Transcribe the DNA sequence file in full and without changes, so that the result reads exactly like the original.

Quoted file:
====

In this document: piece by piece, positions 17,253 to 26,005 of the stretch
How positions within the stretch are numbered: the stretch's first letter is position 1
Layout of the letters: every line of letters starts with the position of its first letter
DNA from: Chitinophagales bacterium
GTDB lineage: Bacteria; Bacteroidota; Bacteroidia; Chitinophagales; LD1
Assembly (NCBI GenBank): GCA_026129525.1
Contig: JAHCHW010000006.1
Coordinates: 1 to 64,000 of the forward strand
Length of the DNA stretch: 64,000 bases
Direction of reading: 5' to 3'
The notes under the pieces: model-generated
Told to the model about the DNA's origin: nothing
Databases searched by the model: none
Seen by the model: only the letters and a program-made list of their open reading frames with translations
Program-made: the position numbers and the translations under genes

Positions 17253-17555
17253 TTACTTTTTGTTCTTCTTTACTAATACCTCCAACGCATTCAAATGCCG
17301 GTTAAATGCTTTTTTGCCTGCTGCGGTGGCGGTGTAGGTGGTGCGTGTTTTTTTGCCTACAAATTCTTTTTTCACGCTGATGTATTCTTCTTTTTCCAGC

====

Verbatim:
In this document: piece by piece, positions 17,253 to 26,005 of the stretch
How positions within the stretch are numbered: the stretch's first letter is position 1
Layout of the letters: every line of letters starts with the position of its first letter
DNA from: Chitinophagales bacterium
GTDB lineage: Bacteria; Bacteroidota; Bacteroidia; Chitinophagales; LD1
Assembly (NCBI GenBank): GCA_026129525.1
Contig: JAHCHW010000006.1
Coordinates: 1 to 64,000 of the forward strand
Length of the DNA stretch: 64,000 bases
Direction of reading: 5' to 3'
The notes under the pieces: model-generated
Told to the model about the DNA's origin: nothing
Databases searched by the model: none
Seen by the model: only the letters and a program-made list of their open reading frames with translations
Program-made: the position numbers and the translations under genes

Positions 17253-17555
17253 TTACTTTTTGTTCTTCTTTACTAATACCTCCAACGCATTCAAATGCCG
17301 GTTAAATGCTTTTTTGCCTGCTGCGGTGGCGGTGTAGGTGGTGCGTGTTTTTTTGCCTACAAATTCTTTTTTCACGCTGATGTATTCTTCTTTTTCCAGC